At one point in your life you realize that drinking and smoking is not cool, but stupid. How to become free from addictions that poison your life? The path to a healthier and better life begins with a decision.
1. Commitment to stop drinking and smoking
1.1 Write down how tobacco and alcohol affect you. If you write down the negative effects of alcohol and tobacco, then you will have a constant reminder of why you need to stop drinking and smoking. Hang this list where you can see it so you stay motivated.
Alcohol and tobacco adversely affect physical and mental health. Did you gain weight or your athletic performance declined after you started drinking and smoking? Do you feel angry if you haven't had alcohol in a long time? Do you feel anxious if you don't smoke?
Many people decide to get rid of addiction because they get tired of feeling sick and tired, and addiction has more negative than positive effects.
Think about how alcohol and tobacco affect your relationships and social life.
Think about the financial cost: how much you spend on alcohol and tobacco.
1.2 Find your triggers. Keep a small notepad handy and write down when you drink or smoke. Write down your feelings or situations prior to using alcohol and tobacco. Try to avoid similar situations in the future.
The trigger or "trigger" may be a fight with a relative or a bad job.
Because alcohol and nicotine are often linked together, one can be a trigger for the other. For example, when you drink, you may want to smoke.
1.3 Set goals. Be honest with yourself and decide whether you want to stop drinking and smoking right away, or get rid of bad habits gradually. Some people decide to quit drinking and smoking for social or health reasons, others need to do so for medical reasons because they are already addicted. Determine for yourself the reasons why you want to quit drinking and smoking, and then set goals. If you're suffering from alcoholism, then it's probably best to stop drinking immediately, rather than gradually.
People who smoke are much more difficult to stop drinking and are more likely to start drinking again compared to people who do not smoke. Set goals that apply to both smoking and drinking.
Write down deadlines, a kind of milestones, for each of the goals.
2. Preparing for change
2.1 Get rid of household supplies of cigarettes and alcohol. Throw away all cigarettes and pour all alcoholic beverages down the sink. Ask family or friends with whom you live to support you and get rid of all alcohol and tobacco products at home - so you will not be tempted to drink or smoke.
2.2 Throw away anything that reminds you of alcohol or smoking. Don't keep your favorite lighter, flask, or glasses. Such major lifestyle changes are much easier to get used to if you get rid of all reminders of old habits.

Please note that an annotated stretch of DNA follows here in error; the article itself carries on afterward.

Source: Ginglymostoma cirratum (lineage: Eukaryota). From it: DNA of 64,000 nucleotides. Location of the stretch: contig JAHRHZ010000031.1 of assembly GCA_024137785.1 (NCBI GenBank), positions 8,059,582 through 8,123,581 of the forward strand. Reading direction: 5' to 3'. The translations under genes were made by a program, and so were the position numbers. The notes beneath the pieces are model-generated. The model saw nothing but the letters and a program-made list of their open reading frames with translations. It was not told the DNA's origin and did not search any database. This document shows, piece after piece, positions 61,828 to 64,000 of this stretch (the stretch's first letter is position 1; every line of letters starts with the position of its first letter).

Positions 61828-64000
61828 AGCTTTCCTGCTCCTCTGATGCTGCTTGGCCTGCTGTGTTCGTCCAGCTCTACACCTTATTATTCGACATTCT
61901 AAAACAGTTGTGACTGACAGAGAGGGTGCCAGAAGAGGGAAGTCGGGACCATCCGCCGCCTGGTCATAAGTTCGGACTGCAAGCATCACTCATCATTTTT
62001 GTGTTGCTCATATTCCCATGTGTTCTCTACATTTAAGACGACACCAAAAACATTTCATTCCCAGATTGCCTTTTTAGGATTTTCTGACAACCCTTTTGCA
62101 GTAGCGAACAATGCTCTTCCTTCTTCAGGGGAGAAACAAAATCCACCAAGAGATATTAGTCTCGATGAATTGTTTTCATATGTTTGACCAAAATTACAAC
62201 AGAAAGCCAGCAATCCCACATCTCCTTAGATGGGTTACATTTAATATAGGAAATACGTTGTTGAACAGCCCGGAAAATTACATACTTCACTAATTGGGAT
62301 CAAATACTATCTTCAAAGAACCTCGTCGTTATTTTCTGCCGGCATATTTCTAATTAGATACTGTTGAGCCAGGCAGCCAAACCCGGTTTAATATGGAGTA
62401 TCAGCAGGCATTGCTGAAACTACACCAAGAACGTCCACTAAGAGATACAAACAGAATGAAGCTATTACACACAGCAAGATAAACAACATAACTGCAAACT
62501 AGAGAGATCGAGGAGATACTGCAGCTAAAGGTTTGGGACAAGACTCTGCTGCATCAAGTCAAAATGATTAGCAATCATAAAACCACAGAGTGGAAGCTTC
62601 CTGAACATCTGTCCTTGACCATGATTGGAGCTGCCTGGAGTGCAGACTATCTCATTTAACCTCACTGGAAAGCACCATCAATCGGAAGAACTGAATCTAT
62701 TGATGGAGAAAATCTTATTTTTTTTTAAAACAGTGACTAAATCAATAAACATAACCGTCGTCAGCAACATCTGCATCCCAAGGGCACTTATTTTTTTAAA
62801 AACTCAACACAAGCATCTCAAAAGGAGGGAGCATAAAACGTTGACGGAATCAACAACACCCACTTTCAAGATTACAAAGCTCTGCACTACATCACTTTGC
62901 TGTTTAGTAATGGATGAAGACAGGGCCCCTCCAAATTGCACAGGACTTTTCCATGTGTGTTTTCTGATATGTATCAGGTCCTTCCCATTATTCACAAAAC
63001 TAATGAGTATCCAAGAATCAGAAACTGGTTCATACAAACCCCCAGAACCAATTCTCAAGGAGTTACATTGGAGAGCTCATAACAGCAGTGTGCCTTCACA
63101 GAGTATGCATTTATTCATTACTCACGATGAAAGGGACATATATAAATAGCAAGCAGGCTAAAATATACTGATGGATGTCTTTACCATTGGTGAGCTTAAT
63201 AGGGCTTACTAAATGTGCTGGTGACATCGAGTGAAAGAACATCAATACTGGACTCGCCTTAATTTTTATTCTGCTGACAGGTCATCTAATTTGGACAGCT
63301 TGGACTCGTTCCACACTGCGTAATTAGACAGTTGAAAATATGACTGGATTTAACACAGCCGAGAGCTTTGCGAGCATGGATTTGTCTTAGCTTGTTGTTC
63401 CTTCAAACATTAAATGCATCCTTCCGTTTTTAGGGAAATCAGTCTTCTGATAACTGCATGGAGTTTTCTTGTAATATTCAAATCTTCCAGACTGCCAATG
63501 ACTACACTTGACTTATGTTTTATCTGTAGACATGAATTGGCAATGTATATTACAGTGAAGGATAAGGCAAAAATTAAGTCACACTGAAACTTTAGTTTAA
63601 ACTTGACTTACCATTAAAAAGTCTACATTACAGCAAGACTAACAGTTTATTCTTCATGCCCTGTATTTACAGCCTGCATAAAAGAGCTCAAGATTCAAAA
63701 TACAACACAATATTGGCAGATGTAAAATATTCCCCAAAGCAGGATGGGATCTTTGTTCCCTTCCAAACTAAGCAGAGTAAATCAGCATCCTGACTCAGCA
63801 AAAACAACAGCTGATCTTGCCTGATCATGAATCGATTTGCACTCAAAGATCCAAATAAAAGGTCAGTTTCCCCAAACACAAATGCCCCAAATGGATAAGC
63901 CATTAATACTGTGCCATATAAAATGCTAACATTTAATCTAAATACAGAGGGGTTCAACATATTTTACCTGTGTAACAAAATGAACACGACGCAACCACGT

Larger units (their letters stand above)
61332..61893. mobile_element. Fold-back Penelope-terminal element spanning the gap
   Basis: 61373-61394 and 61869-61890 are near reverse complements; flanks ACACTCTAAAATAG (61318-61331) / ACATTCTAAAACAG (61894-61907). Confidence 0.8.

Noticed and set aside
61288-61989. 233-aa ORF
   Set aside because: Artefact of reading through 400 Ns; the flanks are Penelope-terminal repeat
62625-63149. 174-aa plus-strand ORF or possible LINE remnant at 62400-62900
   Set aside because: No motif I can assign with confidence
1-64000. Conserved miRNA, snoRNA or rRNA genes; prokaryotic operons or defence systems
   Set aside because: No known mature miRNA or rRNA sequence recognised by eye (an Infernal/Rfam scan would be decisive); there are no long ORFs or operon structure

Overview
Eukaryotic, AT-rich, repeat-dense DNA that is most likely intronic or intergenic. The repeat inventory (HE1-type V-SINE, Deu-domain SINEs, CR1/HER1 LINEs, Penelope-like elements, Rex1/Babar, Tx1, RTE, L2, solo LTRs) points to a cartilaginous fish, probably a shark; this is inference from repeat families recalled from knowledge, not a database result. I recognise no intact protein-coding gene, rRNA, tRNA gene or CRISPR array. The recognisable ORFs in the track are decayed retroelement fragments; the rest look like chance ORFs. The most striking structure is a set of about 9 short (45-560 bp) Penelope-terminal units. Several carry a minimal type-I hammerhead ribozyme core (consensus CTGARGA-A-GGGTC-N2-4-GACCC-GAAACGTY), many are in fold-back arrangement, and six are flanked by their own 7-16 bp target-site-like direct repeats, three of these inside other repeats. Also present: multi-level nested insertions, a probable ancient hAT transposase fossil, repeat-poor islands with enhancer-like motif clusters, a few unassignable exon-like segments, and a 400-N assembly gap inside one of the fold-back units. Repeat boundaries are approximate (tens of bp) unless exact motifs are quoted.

2.3 Avoid places where people smoke and drink. Being in places where people smoke and drink alcohol when you are trying to get rid of bad habits can be dangerous. Try not to go to bars or other places where people drink alcohol or tobacco products.
Sit down in restaurants and cafes in a non-smoking area or choose rooms in non-smoking hotels.
2.4 Stop associating for a while with people with whom you regularly drank or smoked. Try to stay away from people who might make you fall back into old habits. Explain that you have decided to stop using alcohol and tobacco, and try not to involve yourself in activities where you used to drink or smoke. Stay away from people who do not support you in your decision to stop drinking and smoking.
2.5 Avoid risky situations. Extremely risky situations in which you can break loose can be situations when you experience feelings of loneliness, fatigue, anger or hunger. It has been proven that in such situations, people are more likely to drink or smoke. Watch your feelings and analyze them, try to predict situations in which you can feel the above, and prevent them.
Try to get enough sleep, eat well and do not isolate yourself from social life to avoid risky situations. If you get angry at someone, force yourself to relax and let the negative emotions go away on their own, without alcohol and tobacco.
3. Fighting cravings for smoking and drinking alcohol
3.1 Replace alcohol and tobacco products with more harmless things. Remember that alcohol and tobacco have some positive effect when you use them as they relieve stress and tension. Try to track these positive effects from the use of these substances, feel how alcohol and tobacco affect you, and learn how to get the same effect without them. Deep breathing techniques, a simple conversation with another, or a simple walk can be helpful.
3.2 Go in for sports. Physical activity helps relieve withdrawal symptoms, it allows you to be distracted when the desire to drink or smoke arises. In addition, exercise reduces stress levels. Ride a bike, do yoga, walk your dog or jump rope.
3.3 Find a new hobby. By choosing a new hobby, you can redirect your energy in a positive direction and even find a new meaning in life. Try something that seems interesting or exciting to you.
You can go surfing, knitting, playing the guitar, or even start writing books.
3.4 Distract yourself from the strong desire to drink or smoke. If you're experiencing withdrawal or a strong urge to drink or smoke, learn to distract yourself with something else. Distract your mind and body: chew gum, take a walk while talking on the phone, open a window, or do something.
3.5 Learn to relax. To get rid of bad habits, it is extremely important to learn how to relax. Tension and stress can lead to relapse. If you feel like you won't have time to relax, think about how much time you spent on alcohol and smoking before, and just use the free time for other ways to relax.
Activities such as walking, reading, and meditation are effective in relaxing.